As a teen, I was “saved” by Rev. Billy Graham, watching him preach through the old black and white screen in my room. Went on to Christian college, seminary, ordination and years of ministry. When Billy brought his “crusade” to Seattle, I sang in an 8000-voice choir. He could mesmerize with his message.
Then, over time, I outgrew that childlike faith, no longer believing that “Good News” meant a “Loving God” welcomed only believers in (White American Evangelical) Jesus while condemning billions of “lost sheep” to eternal roasting in hellfire (Heaven’s barbeque or furnace?).
“America’s Pastor” died just a few miles from where we live. I hope his family feels some comfort since I know he suffered.
But if anyone wonders why some of us just can’t find ourselves honoring or greatly respecting the famous evangelist, listen to the politicians falling over themselves with praise for the man who brought “God’s Word” to millions. He received the same honors in the U.S. Capitol that Rosa Parks received.
And listen to one celebrity who had this to say at his funeral:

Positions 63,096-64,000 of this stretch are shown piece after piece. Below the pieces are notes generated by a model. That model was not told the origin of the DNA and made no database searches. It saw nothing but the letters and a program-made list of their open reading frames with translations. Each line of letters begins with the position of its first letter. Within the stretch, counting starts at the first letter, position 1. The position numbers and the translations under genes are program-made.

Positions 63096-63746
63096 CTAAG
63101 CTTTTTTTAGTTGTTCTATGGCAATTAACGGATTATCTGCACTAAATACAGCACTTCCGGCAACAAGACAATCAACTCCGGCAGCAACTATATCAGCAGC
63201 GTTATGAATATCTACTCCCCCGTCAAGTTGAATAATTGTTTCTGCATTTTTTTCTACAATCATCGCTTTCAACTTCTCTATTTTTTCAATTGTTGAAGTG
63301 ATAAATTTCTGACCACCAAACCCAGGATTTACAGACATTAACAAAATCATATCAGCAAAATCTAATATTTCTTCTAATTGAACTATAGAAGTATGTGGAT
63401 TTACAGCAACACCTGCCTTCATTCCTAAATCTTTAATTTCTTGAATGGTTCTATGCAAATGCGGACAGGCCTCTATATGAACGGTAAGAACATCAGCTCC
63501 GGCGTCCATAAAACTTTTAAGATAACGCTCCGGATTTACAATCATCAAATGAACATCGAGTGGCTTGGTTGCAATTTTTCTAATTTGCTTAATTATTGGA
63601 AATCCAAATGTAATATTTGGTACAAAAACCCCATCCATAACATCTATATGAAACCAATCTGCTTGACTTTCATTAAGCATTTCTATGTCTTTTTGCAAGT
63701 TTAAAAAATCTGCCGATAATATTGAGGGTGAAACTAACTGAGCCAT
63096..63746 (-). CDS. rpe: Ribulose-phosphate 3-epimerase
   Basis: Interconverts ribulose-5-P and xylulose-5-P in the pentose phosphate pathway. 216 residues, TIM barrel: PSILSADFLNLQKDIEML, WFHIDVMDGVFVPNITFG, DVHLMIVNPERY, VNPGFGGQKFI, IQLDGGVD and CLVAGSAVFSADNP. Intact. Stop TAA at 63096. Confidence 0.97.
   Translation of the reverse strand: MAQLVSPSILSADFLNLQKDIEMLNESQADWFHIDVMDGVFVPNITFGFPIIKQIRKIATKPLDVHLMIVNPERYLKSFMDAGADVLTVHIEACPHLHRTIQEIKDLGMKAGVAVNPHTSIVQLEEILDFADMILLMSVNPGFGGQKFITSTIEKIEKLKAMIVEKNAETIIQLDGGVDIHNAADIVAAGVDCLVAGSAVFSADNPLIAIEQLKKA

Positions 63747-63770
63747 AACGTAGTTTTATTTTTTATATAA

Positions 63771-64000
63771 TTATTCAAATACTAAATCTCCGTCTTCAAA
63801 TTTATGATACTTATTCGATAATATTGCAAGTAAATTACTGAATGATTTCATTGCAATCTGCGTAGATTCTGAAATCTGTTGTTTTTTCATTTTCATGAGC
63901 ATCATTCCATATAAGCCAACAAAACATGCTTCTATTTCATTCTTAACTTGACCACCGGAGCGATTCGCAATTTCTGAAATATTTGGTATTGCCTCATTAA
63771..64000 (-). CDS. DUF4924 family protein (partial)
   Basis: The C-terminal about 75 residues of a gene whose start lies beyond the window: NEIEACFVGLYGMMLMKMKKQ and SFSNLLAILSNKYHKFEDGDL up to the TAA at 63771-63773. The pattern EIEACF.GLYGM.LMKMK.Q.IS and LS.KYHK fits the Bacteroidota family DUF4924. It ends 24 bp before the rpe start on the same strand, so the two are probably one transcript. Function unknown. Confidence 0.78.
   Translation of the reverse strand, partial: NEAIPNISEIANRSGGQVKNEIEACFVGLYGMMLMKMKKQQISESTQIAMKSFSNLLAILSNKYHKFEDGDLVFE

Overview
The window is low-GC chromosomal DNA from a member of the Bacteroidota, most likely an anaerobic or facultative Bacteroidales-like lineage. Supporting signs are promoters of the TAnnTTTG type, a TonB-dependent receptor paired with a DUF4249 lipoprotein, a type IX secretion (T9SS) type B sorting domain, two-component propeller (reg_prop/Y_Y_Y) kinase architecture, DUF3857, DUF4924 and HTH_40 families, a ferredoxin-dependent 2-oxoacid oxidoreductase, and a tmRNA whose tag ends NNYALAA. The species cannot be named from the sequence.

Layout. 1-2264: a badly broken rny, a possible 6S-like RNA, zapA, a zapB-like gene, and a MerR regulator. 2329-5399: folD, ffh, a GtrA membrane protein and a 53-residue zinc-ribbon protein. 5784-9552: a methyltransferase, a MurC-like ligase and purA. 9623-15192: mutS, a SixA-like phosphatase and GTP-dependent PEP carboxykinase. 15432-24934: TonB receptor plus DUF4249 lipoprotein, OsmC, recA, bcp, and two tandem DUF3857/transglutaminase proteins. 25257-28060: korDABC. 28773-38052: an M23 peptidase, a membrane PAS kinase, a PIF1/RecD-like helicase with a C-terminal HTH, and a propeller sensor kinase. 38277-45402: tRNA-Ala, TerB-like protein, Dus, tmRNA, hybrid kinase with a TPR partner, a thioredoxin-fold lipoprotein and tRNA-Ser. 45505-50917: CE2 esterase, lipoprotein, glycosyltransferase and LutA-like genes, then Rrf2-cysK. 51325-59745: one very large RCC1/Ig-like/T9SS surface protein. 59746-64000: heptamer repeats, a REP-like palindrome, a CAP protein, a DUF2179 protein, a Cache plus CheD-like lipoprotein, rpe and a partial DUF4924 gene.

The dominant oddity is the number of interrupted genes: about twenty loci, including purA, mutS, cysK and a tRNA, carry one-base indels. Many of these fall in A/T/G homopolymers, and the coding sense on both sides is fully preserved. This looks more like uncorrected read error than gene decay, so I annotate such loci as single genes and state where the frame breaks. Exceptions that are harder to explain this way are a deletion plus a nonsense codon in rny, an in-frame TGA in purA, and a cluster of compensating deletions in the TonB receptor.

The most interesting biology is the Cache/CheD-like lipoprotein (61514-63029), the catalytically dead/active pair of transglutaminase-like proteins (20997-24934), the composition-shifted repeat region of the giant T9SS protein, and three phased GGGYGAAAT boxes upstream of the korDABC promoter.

“Television personality Kathie Lee Gifford, who also attended Friday’s service, said Graham’s funeral was anything but a sorrowful occasion.
“Who told you this is a sad day?” Gifford said with her characteristic zeal. “This is a celebration. This is a triumph of a life well-lived. The first thing he saw was the face of Jesus, and he said, ‘Well done, my good and faithful servant,’ and he was ushered in to eternal life.'”
“The greatest day in a Christian’s life is the day you leave this world and go on to the better one,” Gifford said. “Billy wouldn’t come back for anything in the world.”
I find that immensely sad.
This is the otherworldly faith that Billy passed along.
I’m so glad that I was “saved” from that.
I’m happy to know I won’t be going where Billy went, since any Heaven is right Here.
So, I guess, sorry to say it, many won’t want to hear it but. . .
Billy went to the same place we’re all going: Nature.